The advantage that the Lloyd has over Westside districts is the presence of a number of wide right-of-ways. Easier to re-purpose these auto-oriented arterial and collectors to complete streets.

      Recommended Thumb up 0

  • Avatar
    ethan June 4, 2015 at 12:45 pm

    I am concerned with a few parts of this project. For one, the bus / bike interaction still exists at both bus stops on that stretch of road.

    There are also no bike lanes North of here, so it doesn’t really connect to anything.

    This isn’t a “major upgrade” for biking. At best, it’s better for walking. It’s not really any better for people on bikes or on line 8, and as a commuter who chooses between biking and taking line 8 to work, I know this won’t do much to benefit me, regardless of the mode I’m using.

    Recommended Thumb up 0

    • Avatar
      ethan June 4, 2015 at 12:50 pm

      And there’s nothing preventing people from driving in the bike lane. I am guessing that some Clark County driver will run over someone in the bike lane before the end of the year.

      Recommended Thumb up 0

      • Avatar
        paikiala June 5, 2015 at 11:06 am

        Vertical delineators in the buffer, particularly approaching the inside curves people tend to cut, would be of benefit.

        Recommended Thumb up 0

    • Avatar
      maccoinnich June 4, 2015 at 12:55 pm

      Well, it connects to the existing bike lanes on NE Broadway / Weidler. And if the city ever decides to pick up the 2030 bike plan to see what’s in it, NE 15th Ave is meant to have “separated in-roadway” facilities all the way up to NE Lombard St.

      Recommended Thumb up 0

      • Avatar
        ethan June 4, 2015 at 1:02 pm

        I’ve been trying to get the city to do something about NE 15th, but since it will require parking removal, they will not touch it. Even though all of the houses on the road garages or driveways and the commercial areas are very small, the people who use public right of ways to store their vehicles win again.

        Recommended Thumb up 0

    • John Liu
      John Liu June 4, 2015 at 1:41 pm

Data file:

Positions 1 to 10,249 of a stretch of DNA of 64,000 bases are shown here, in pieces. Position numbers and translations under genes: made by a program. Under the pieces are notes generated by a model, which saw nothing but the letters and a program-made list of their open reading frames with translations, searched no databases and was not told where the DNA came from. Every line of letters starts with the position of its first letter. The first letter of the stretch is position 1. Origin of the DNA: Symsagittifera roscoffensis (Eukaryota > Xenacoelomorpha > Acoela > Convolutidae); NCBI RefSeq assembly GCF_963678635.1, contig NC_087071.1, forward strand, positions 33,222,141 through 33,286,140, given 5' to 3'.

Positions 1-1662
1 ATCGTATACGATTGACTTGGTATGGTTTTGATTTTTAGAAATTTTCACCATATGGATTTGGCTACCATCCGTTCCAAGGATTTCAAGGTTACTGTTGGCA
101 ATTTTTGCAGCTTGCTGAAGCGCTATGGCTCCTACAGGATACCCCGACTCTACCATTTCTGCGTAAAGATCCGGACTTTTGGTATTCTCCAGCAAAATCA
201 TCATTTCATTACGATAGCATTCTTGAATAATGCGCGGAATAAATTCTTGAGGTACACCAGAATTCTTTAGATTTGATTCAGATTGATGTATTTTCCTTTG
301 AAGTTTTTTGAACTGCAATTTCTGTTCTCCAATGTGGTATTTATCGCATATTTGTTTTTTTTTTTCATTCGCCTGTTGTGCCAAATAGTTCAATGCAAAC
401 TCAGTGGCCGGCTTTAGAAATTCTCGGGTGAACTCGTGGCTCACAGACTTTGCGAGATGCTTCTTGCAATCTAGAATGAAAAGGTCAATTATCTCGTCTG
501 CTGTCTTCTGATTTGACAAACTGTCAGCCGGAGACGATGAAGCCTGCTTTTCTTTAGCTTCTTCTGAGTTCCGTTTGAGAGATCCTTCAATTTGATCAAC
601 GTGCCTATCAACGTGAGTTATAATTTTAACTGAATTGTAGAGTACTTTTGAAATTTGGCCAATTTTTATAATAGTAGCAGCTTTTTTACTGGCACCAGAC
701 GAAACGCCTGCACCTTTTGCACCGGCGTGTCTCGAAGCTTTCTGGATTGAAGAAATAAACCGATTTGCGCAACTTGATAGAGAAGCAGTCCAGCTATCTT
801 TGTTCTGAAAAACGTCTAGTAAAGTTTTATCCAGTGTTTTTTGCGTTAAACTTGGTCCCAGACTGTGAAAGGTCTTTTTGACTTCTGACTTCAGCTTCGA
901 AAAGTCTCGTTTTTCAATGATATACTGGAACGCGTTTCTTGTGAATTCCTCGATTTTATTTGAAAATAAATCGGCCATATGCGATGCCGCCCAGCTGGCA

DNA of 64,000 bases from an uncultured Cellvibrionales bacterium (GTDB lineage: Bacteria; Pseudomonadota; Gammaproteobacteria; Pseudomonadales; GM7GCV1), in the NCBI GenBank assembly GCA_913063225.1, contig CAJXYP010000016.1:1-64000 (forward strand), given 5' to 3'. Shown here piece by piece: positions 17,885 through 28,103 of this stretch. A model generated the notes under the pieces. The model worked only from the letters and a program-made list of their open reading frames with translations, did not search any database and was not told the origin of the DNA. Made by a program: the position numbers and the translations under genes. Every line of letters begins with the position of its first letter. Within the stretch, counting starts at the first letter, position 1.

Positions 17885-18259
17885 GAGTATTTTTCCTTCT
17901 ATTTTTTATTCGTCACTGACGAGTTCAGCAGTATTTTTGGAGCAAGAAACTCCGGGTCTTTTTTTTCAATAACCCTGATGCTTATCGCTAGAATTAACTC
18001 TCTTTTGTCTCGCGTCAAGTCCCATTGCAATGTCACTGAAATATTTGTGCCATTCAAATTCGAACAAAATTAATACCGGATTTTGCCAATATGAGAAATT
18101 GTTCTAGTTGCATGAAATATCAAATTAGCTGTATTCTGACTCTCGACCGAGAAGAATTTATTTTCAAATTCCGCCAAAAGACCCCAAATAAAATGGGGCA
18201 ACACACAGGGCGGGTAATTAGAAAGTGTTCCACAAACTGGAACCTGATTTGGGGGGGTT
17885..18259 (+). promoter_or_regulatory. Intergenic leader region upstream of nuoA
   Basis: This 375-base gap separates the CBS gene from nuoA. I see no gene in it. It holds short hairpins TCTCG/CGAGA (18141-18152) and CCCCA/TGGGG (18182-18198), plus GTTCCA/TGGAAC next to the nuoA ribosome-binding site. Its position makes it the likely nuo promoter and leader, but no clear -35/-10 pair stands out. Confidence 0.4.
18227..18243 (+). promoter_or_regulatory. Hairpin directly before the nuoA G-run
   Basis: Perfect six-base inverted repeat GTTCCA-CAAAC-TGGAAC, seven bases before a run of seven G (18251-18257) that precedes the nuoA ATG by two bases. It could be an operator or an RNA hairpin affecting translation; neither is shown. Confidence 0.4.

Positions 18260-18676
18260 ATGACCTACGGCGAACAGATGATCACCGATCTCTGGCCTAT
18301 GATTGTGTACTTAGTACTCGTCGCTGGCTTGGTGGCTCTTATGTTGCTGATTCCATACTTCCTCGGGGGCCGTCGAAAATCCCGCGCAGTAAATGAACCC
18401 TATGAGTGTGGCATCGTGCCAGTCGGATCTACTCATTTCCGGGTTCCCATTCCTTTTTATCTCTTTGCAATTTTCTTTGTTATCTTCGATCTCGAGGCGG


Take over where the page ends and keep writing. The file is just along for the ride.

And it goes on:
12 feet of buffer + bike lane isn’t any “better” for biking than the no buffer + 5 foot bike lane there now? Plus the option of putting planters in the buffer if it proves necessary? Short of entirely closing the street to cars, not sure how much “better” it could be, consistent with the limited budget available.

      Recommended Thumb up 0

      • Avatar
        ethan June 4, 2015 at 2:05 pm

        Okay, I’ll admit that it’s better… if you’re in that specific stretch of road. And if someone is not driving or parking in the bike lane. And if no one tries to run you over to make a turn. And if there are no buses going through at the same time you are.

        However, it would be much, much better if there were any physical separation, floating bus stops, and connections to places North of there.

        Recommended Thumb up 0

        • Michael Andersen (News Editor)
          Michael Andersen (News Editor) June 4, 2015 at 2:35 pm

          FWIW, no arguments here that 15th should get a sweet bike lane all the way north … but I think a comfortable link to Broadway-Weidler is a pretty big deal, especially if they’re on the short list for protected bike lanes, which seems to be the case. Getting bike lanes on 15th that connect with this and then Multnomah would be basically the awesomest thing ever for inner Northeast, but it’ll never happen without parking removal.

          Recommended Thumb up 0

          • Avatar
            ethan June 4, 2015 at 3:05 pm

            It’s not “comfortable” though. It has bus / bike interactions all up and down it and I’ve personally been squeezed between vehicles turning out of driveways and same-direction motor vehicle traffic. This design doesn’t appear to change anything North of Halsey, where many issues occur.

            Recommended Thumb up 0

    • Avatar
      Todd Boulanger June 4, 2015 at 5:22 pm

      And its an upgrade for Safe Drivers…who get tired of being passed on the left and right by Unsafe Speeding Drivers.

      Recommended Thumb up 0

  • Avatar
    Adam H. June 4, 2015 at 12:45 pm

    Also, the fact that we can’t even mention bikes without massive backlash is a serious issue. The city needs to take bolder steps and work though opposition instead of caving to (usually business owners’) interests. Sorry, but the owner of a mall doesn’t get to decide what’s good for the neighborhood.